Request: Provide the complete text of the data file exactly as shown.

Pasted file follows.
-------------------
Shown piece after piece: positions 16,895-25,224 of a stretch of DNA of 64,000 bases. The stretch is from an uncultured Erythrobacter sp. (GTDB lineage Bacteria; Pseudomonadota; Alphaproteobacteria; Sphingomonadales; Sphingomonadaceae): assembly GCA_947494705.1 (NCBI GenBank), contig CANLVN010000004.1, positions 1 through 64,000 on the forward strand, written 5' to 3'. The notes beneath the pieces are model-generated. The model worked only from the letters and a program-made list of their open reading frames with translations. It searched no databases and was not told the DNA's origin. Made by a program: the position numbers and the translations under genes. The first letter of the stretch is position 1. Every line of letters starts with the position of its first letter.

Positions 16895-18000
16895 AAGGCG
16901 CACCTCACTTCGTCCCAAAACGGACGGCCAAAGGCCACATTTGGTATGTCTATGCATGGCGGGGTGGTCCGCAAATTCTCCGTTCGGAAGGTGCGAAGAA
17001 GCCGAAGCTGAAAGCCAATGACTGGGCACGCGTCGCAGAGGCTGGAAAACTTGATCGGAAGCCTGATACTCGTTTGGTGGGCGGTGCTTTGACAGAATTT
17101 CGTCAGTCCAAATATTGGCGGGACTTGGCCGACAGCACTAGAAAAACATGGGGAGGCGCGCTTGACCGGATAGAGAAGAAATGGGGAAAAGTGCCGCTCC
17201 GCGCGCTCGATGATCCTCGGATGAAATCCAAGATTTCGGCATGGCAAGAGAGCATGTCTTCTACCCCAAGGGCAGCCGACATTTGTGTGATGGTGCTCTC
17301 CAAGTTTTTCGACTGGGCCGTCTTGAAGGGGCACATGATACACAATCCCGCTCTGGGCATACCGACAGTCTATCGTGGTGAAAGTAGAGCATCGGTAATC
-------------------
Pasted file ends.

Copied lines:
Shown piece after piece: positions 16,895-25,224 of a stretch of DNA of 64,000 bases. The stretch is from an uncultured Erythrobacter sp. (GTDB lineage Bacteria; Pseudomonadota; Alphaproteobacteria; Sphingomonadales; Sphingomonadaceae): assembly GCA_947494705.1 (NCBI GenBank), contig CANLVN010000004.1, positions 1 through 64,000 on the forward strand, written 5' to 3'. The notes beneath the pieces are model-generated. The model worked only from the letters and a program-made list of their open reading frames with translations. It searched no databases and was not told the DNA's origin. Made by a program: the position numbers and the translations under genes. The first letter of the stretch is position 1. Every line of letters starts with the position of its first letter.

Positions 16895-18000
16895 AAGGCG
16901 CACCTCACTTCGTCCCAAAACGGACGGCCAAAGGCCACATTTGGTATGTCTATGCATGGCGGGGTGGTCCGCAAATTCTCCGTTCGGAAGGTGCGAAGAA
17001 GCCGAAGCTGAAAGCCAATGACTGGGCACGCGTCGCAGAGGCTGGAAAACTTGATCGGAAGCCTGATACTCGTTTGGTGGGCGGTGCTTTGACAGAATTT
17101 CGTCAGTCCAAATATTGGCGGGACTTGGCCGACAGCACTAGAAAAACATGGGGAGGCGCGCTTGACCGGATAGAGAAGAAATGGGGAAAAGTGCCGCTCC
17201 GCGCGCTCGATGATCCTCGGATGAAATCCAAGATTTCGGCATGGCAAGAGAGCATGTCTTCTACCCCAAGGGCAGCCGACATTTGTGTGATGGTGCTCTC
17301 CAAGTTTTTCGACTGGGCCGTCTTGAAGGGGCACATGATACACAATCCCGCTCTGGGCATACCGACAGTCTATCGTGGTGAAAGTAGAGCATCGGTAATC